you throw, but if you want to catch numbers run from point to point
and crank a Fat Free Shad."
Fishing Lake Huites
The next morning Gary and I were woken by a knock at the door and
the delivery of coffee to our room-a very pleasant little lagniappe.
We dressed quickly, ate a hearty breakfast, and rushed down to the
waiting boats to begin fishing.
Our guide had us zipping across the lake before sunrise but a full
moon over a totally clear sky illuminated the lake as if the sun
were already up. The air was a little nippy and I hunkered down into
my coat as I watched the sky turn purple and blue behind the cactus-studded
mesas as the sun finally began its ascent.
our way to Huites Gary and I made a pact. We wanted
to catch at least one fish using every common bass-fishing technique
that we had equipment
to try. Spinnerbaits, buzzbaits, Zara Spooks, lipped-crankbaits,
lipless-crankbaits, worming, flipping Texas-rigged tubes, jigging
heavy brush, and twitching a Slug-Go - we were committed
to figuring out a way to catch fish with everything we had in our
Our guide made his first stop in a canyon that snaked to and terminated
in a wide shallow bay with weeds on the edges and flooded brush.
It looked like spinnerbait water to us and we hit the water with
a vigor that is only reproducable in the first few hours of a trip.
We soon discovered that chartreuse with gold blades was the color
combination that the fish wanted and took several nice bass. We scratched
spinnerbaits off our lists and moved on.
Next we moved on to a large flat that had flooded brush. The tops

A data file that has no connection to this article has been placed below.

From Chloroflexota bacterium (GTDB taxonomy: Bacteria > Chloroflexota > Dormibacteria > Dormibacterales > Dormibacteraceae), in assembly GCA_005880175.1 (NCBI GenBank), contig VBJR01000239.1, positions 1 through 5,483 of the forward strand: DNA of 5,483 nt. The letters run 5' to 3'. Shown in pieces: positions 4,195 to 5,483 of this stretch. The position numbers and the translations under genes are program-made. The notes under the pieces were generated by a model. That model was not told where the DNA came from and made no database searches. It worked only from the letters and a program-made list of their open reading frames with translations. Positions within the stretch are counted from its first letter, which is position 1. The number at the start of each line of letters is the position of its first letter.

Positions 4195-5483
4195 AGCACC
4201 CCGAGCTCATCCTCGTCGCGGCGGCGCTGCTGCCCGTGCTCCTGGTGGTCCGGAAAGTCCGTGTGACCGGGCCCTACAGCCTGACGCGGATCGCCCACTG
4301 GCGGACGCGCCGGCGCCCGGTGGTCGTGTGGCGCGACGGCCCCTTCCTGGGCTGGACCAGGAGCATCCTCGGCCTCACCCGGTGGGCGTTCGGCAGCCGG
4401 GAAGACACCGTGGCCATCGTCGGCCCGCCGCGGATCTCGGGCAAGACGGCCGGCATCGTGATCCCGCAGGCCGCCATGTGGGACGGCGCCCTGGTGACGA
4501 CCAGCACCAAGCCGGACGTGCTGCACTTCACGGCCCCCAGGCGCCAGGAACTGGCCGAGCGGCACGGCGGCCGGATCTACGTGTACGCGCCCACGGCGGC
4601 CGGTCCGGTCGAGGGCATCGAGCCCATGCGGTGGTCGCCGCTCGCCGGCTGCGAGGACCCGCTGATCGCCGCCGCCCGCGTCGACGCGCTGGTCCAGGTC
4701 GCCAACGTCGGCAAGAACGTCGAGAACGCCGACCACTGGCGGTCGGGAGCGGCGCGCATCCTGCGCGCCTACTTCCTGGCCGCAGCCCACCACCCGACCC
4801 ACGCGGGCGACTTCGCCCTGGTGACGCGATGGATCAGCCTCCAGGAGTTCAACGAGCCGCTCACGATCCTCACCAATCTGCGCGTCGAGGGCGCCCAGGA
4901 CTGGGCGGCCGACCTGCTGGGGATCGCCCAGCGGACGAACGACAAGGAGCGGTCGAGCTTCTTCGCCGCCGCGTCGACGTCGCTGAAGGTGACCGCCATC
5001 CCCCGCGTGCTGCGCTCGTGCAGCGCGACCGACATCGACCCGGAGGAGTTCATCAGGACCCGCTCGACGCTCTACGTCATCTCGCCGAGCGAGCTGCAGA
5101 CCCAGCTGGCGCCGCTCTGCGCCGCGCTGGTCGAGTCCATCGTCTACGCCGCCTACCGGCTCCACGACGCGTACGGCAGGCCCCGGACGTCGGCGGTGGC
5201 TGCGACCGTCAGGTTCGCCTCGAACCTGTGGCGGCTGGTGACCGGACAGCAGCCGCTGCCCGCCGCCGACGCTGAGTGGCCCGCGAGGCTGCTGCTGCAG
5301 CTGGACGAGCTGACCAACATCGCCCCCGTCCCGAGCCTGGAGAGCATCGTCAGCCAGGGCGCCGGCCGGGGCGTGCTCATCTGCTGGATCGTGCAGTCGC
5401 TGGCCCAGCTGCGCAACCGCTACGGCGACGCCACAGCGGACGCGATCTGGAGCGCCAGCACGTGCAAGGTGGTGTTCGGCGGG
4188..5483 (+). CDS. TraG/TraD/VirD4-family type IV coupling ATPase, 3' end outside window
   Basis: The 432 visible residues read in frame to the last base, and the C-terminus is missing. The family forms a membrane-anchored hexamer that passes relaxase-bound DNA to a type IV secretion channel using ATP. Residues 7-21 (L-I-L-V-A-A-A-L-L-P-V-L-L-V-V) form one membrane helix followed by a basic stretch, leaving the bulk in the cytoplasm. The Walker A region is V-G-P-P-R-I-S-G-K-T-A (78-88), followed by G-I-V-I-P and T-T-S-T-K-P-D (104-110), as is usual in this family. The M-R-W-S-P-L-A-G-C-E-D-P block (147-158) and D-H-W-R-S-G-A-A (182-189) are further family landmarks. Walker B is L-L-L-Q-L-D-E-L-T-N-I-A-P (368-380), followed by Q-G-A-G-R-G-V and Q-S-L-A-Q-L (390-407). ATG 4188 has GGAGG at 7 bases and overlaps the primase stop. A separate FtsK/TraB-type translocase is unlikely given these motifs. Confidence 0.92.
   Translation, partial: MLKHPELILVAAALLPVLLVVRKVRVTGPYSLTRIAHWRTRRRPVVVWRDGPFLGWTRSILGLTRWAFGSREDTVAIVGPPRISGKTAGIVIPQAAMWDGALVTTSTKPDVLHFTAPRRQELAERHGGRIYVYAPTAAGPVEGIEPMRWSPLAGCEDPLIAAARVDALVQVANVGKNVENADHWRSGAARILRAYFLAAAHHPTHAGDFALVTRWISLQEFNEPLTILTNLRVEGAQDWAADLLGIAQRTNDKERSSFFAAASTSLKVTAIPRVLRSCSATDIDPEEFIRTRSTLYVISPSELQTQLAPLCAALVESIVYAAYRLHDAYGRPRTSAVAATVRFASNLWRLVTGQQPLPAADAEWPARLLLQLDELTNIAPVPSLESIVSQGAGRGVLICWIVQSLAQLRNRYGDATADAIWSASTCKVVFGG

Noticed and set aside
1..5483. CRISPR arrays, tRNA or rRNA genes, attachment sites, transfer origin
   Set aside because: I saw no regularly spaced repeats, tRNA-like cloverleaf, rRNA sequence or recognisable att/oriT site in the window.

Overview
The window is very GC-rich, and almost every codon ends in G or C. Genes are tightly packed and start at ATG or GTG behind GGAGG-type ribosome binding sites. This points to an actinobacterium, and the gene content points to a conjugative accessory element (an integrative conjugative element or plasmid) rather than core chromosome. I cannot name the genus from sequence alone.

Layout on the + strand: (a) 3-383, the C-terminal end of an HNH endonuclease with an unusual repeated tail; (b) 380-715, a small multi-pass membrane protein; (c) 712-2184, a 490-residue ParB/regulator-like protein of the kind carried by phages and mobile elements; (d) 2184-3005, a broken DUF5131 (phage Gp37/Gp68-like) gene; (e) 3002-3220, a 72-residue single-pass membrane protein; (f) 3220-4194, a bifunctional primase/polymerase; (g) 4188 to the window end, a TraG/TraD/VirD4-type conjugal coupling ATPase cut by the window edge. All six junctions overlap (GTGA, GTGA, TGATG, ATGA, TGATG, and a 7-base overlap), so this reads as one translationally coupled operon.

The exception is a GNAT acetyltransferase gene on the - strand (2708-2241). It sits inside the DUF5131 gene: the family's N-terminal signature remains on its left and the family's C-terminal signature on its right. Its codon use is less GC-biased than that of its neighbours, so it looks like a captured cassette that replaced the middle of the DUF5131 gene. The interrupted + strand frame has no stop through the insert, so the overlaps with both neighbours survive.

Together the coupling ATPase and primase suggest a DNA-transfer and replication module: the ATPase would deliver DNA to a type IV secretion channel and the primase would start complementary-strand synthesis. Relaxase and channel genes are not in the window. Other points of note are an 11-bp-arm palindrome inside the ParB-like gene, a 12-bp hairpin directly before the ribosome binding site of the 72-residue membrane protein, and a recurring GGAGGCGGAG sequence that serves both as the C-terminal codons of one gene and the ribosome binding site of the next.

of the dead bushes stuck out of the water several feet and in most
places the bushes were spaced 16- to 20-feet apart. "This looks
like worming water to me," Gary said. Not being much of a bass
angler I had seldom fished a worm and Gary promised to demonstrate
the technique and help me become proficient.
We were fishing twelve-inch purple worms and Gary missed several
short bites. However, after over an hour of fishing we hadn't landed
a fish. Finally, I decided to go back to using a spinnerbait and
just as soon as I made my first cast, Gary struck hard and was into
a nice fish. After making a couple of swashbuckling moves to keep
the fish out of the brush, Gary landed a 5-lber.
"You gave-up too quick," he said after taking a big self-satisfied
sniff. I agreed and went back to worm fishing. Within five minutes
I saw my line move towards the boat and set the hook. Not to be outdone,
just before I landed my fish, Gary nearly fell out of the boat setting
the hook on yet another fish. Immediately, the fish ran full steam
towards open water and I could see from the bow in Gary's rod there
was considerable pressure being applied but the fish did not seem
to be taking much notice. After a battle that lasted several minutes
and featured a thrilling gill-flaring headshake just out of the water,
Gary finally landed a ten-pound whopper. What a way to start a fishing
trip! It wasn't even noon of the first day yet and we had already
boated a ten-pound trophy and a fist full of smaller fish each.
At Lake Huites Lodge, anglers return to camp each day at noontime
for a cocktail (if you wish) and a leisurely lunch. You then return
to the water to fish until dark. On our ride back from lunch on the
first day we saw Rene fishing a cove that was formed by a point that
followed a line perpendicular to a very narrow spot in the canyon.
we were passing-by Rene began waving to us wildly and motioning that